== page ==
Robust Patent and Copyright Systems Promote a Strong U.S. Economy – and Are Consistent with Originalist Understandings of the Constitution

Alden Abbott —  21 June 2016

In a Heritage Foundation Legal Memorandum released today, I explore both the “constitutionalist” as well as utilitarian, economic-welfare-oriented justifications for robust U.S. patent and copyright systems.  The Memorandum explains:

Intellectual property (IP) is increasingly important to the American private economy, and a discussion of the appropriate public policy toward IP is timely, particularly given the recent growth in public skepticism toward IP rights. Robust federal protection for IP is not just important to America’s economic future, but also consistent with constitutional originalism and the early U.S. historical understanding of the nature and role of IP.

Critical scrutiny has focused on the federal patent and copyright systems, which are authorized by the Patent and Copyright Clause (IP Clause) of the U.S. Constitution. The following discussion of IP also focuses on patents and copyrights. The other two principal forms of intellectual property, trademarks and trade secrets, are the subject of federal legislation pursuant to the Commerce Clause of the U.S. Constitution,as well as protections in state law. These forms have received less critical attention lately and are beyond the scope of this commentary.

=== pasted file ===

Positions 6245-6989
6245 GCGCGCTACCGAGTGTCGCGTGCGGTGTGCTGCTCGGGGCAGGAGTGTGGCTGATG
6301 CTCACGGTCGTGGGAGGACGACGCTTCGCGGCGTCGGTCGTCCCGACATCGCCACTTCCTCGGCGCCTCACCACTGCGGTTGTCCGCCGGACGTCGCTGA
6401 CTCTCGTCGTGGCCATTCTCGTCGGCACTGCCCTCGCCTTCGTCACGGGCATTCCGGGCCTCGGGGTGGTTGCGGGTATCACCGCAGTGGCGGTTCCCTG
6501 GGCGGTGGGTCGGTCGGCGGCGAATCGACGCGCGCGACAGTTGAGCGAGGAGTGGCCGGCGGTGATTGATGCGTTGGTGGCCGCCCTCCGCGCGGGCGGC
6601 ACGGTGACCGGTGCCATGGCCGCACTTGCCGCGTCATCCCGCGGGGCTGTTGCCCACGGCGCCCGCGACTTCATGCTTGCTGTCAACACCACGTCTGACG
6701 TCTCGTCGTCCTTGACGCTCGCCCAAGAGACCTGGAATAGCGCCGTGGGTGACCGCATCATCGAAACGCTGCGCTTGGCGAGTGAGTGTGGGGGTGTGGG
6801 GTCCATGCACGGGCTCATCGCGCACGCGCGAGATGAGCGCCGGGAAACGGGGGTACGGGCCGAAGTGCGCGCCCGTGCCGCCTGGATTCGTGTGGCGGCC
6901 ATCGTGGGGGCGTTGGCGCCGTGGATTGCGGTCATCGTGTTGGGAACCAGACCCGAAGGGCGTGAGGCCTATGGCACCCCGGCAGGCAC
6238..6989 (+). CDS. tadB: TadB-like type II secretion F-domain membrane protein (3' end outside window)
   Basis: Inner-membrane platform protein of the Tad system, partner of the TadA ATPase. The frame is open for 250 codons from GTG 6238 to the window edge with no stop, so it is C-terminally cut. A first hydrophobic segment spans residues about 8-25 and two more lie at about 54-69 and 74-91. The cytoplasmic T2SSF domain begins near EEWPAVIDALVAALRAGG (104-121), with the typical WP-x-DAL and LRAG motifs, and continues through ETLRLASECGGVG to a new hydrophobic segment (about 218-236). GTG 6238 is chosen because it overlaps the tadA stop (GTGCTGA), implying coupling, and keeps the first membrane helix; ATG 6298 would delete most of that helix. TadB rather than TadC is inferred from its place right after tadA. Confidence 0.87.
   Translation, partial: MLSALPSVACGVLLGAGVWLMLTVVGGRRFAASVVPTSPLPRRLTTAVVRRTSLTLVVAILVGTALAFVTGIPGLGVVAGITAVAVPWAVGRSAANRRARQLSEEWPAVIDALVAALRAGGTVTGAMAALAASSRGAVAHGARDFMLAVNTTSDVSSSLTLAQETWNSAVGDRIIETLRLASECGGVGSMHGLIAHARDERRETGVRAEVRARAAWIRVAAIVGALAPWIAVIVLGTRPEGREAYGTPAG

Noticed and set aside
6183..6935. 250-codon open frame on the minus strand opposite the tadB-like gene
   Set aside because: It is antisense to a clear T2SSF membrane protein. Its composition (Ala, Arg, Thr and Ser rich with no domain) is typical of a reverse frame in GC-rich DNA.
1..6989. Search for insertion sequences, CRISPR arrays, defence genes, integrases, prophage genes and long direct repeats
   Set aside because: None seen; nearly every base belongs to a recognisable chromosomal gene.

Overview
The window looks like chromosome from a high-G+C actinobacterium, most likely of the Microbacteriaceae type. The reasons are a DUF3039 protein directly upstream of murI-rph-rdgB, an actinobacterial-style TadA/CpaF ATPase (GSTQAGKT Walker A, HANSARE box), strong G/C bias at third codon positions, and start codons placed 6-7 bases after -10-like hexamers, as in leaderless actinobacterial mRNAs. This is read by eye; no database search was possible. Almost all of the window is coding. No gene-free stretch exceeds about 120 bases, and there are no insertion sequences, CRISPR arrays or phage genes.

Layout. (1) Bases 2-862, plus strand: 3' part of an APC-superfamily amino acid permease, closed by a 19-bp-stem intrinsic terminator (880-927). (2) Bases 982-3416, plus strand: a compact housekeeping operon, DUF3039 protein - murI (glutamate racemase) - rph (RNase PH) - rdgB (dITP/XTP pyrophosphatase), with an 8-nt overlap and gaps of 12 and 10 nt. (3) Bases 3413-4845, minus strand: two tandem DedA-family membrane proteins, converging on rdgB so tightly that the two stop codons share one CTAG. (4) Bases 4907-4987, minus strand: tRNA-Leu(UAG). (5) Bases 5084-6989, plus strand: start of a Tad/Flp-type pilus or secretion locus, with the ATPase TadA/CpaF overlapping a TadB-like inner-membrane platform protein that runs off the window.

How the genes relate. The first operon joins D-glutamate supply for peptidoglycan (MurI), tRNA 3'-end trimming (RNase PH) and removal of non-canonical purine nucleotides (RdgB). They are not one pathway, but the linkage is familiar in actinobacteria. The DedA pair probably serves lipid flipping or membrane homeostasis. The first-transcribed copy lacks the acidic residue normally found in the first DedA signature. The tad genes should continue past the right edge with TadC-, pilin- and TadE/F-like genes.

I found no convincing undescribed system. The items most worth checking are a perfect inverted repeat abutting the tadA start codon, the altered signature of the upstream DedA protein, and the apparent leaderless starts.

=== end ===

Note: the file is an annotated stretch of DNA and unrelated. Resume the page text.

Contrary to what some critics have argued, the robust protection of patents and copyrights as property is consistent with the original understanding of the Framers of the Constitution, who viewed IP through the lens of natural rights. During the early stages of the Republic, leading commentators and legislators, as well as President Abraham Lincoln, held IP rights in high regard. Supporters of robust IP rights can therefore claim the force of history and constitutional political philosophy, while critics fail in their claims that IP rights are special privileges that should be deemed second-class property rights (if they qualify as rights at all).

Admittedly, the fact that IP rights have solid constitutional backing does not address the question of how Congress should deal with them today. One might ask whether Congress, consistent with its authority under the IP Clause, should cut back on IP rights for pragmatic reasons, such as strengthening the American economy. Far from being inefficient, monopolistic drags on economic efficiency as some critics have suggested, however, the patent and copyright systems are vital to innovation, wealth creation, and economic growth.

Thus, calls to degrade IP rights are misplaced and, if heeded, would prove detrimental to the American economy. Congress and the executive branch should enhance rather than lessen the protection of American IP rights both in the United States and around the world.

Alden Abbott

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I am a Senior Legal Fellow at the Heritage Foundation. I write on antitrust, domestic and international regulatory policy, and law and economics. I am an Adjunct Faculty Member at George Mason Law School.